published Tuesday, May 28th, 2013

From the bowels of the earth: Rescuers brave awesome, deadly Ellison's Cave to save life

  • photo
    Ellison's Cave features the deepest known cave pit in the continental United States, dropping 586 feet straight down.
    Photo by WRCB-TV Channel 3 /Chattanooga Times Free Press.

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Long after the man who suffered critical injuries deep inside Ellison's Cave was flown to the hospital, rescue workers still were being pulled out.

Eighty expert cavers from Nashville, Chattanooga, Atlanta, Knoxville and Huntsville, Ala., descended into the rock labyrinth under Pigeon Mountain near LaFayette, Ga., for the rescue. They hauled the 54-year-old Pennsylvania man up early Monday afternoon using stretchers, splints and several hauling systems.

"It was real touch and go the whole time," said Buddy Lane, assistant chief of the Chattanooga Hamilton County Rescue Service. "He could have died at any point."

The caver suffered head injuries and a broken left femur, which tore through his skin, Lane said.

Walker County Coordinator David Ashburn said the man was taken to Erlanger hospital in critical condition.

Ellison's Cave is an infamous prize among cavers. It is the 12th-deepest cave in the world and among the top 10 caving destinations in the country.

Fantastic Pit, inside the cave, is the deepest known cave pit in the continental United States. That is one of the draws for cavers.

But people die inside Ellison's Cave. In 2011, two University of Florida students died of hypothermia after being tangled in a rope near a waterfall. In 1999, another caver died of hypothermia.

To appreciate the cave's danger, one has to understand its complexity.

Lane has been inside the cave 150 times since 1972. This is how he describes it:

It's 1,063 feet deep from the highest to the lowest point. First comes 2,000 feet of horizontal walking. Then there is a 125-foot rappel followed by an upclimb of 30 feet into an "attic" section of the cave.

And there is the prize: an open pit 580 feet deep. A massive waterfall flows into the hole.

Pictures in National Geographic make it look like a broad subway tunnel.

For comparison, imagine the Bank of America building in downtown Chattanooga. That is just 300 feet tall.

At the bottom of that pit lies 10 miles of horizontal passageways. That is where the caver was about 4 p.m. Sunday, along with several fellow climbers -- all experienced -- when he fell 40 feet, said Lane.

Two friends climbed down to him and tried to stop his bleeding. The two ended up staying with him the whole time. Because of a skull fracture, he was unconscious for more than 15 minutes, Lane said.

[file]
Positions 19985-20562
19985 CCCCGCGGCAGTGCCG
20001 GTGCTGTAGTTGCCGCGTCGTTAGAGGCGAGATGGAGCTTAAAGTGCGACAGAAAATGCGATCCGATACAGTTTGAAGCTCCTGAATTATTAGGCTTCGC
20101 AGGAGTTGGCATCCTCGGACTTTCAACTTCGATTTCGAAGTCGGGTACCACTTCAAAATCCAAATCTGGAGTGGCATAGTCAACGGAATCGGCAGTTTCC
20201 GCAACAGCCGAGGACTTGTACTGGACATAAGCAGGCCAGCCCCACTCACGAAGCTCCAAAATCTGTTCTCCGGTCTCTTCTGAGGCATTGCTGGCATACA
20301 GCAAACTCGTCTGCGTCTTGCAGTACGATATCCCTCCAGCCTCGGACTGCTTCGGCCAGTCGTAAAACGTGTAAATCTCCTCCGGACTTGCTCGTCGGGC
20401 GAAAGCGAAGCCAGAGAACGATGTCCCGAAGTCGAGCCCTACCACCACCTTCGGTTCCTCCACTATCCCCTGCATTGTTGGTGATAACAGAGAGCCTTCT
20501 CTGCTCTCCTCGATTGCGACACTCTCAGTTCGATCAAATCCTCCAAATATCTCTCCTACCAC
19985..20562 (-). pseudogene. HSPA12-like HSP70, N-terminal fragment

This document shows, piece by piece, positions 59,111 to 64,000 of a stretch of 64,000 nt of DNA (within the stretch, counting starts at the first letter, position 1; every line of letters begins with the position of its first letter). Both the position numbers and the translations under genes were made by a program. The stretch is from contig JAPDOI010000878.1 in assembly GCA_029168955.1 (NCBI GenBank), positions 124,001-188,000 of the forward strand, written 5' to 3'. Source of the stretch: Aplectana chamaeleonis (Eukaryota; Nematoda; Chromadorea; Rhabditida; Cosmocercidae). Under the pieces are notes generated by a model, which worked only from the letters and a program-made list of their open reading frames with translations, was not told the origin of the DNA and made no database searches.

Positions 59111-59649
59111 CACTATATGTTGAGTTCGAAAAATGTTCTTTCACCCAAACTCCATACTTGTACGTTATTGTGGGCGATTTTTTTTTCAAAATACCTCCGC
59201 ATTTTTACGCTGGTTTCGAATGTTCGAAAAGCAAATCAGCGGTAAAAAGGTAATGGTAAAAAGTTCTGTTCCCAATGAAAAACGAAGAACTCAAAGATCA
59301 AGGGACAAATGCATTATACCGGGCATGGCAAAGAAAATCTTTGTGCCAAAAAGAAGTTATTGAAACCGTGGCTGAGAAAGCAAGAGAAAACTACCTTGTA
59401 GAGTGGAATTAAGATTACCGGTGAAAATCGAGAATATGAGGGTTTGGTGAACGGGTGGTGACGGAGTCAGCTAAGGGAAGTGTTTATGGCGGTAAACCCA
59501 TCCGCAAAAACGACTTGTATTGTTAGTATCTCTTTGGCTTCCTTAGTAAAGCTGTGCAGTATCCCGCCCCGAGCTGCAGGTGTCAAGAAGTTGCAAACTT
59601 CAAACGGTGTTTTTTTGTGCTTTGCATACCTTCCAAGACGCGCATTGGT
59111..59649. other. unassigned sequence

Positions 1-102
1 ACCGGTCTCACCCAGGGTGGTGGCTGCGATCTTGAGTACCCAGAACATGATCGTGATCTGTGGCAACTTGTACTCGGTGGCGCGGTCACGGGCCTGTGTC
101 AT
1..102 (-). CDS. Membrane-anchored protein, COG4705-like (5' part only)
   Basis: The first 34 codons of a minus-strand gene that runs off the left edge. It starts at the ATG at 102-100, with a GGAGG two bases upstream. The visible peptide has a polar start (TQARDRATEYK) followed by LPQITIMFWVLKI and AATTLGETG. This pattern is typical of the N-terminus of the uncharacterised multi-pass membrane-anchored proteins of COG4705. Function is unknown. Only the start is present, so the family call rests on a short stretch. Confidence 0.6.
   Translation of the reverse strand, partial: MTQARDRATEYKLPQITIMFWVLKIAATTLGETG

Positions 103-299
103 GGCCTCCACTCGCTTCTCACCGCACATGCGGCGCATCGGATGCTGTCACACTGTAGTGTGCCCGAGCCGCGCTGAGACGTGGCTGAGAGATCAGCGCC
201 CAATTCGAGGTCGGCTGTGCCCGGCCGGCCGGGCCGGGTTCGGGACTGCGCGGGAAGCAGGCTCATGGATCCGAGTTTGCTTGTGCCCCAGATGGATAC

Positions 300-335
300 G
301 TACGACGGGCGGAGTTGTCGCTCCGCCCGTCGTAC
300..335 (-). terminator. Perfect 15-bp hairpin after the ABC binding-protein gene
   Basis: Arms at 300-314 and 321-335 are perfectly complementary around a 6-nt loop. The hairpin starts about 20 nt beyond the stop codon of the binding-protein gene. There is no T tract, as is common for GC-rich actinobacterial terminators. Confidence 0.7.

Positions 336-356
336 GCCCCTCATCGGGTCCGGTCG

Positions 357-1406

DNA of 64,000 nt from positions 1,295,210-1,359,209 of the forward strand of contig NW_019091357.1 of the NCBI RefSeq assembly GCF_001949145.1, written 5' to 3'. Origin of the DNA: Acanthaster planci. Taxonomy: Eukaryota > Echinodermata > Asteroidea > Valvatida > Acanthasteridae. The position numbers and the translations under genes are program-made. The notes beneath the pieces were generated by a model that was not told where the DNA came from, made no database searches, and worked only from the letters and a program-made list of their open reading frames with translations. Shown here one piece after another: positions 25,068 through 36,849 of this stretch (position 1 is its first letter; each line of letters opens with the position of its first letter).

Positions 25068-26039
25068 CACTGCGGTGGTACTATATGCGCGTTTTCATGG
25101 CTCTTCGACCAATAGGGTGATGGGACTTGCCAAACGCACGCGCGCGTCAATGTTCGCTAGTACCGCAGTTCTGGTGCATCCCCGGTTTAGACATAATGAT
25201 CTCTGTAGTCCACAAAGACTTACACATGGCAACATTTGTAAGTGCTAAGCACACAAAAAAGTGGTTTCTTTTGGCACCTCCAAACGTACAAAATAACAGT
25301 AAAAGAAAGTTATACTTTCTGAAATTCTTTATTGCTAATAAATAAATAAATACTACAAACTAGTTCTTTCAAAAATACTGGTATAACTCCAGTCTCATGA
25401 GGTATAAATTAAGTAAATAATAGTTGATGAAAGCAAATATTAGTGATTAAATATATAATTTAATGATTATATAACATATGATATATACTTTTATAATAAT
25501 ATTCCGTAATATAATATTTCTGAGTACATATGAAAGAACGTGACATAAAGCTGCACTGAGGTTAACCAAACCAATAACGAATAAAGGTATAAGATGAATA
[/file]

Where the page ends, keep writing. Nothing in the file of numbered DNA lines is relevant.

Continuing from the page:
Meanwhile, the other climber made the long climb out of the cave and had to hike some until he could call 911. It was three hours after the accident before emergency personnel were even notified.

Ashburn said emergency medical crews descended with medical equipment and treated him on scene, "just like he was in the E.R."

"They started IVs, they gave him transfusions, they gave him one unit of blood brought from Erlanger," he said.

When rescue workers finally could extract him and send him on a helicopter to Erlanger hospital, nearly 21 hours had elapsed since his fall.

"We credit [his friends] with saving his life," Lane said. Without them, "he might not have lived long enough" to be rescued.

The man's wife flew in from Pennsylvania on Monday afternoon and was with him at the hospital. Authorities have not yet released his name.

"From our viewpoint this is nowhere near over just because he is at the hospital," said Lane.

The operation isn't over until everyone is safely out.

Ashburn said all rescuers and equipment had finally been removed from the cave around 7 p.m. Monday.

Staff writer Lindsay Burkholder contributed to this report.

Contact staff writer Joan McClane at jmcclane@timesfreepress.com or 423-757-6601. Follow her on Twitter: @JoanGarrettCTFP.

about Joan Garrett McClane...

Joan Garrett McClane has been a staff writer for the Times Free Press since August 2007. Before becoming a general assignment writer for the paper, she wrote about business, higher education and the court systems. She grew up the oldest of five sisters near Birmingham, Ala., and graduated with a master's and bachelor's degrees in journalism from the University of Alabama. Before landing her first full-time job as a reporter at the Times Free Press, ...

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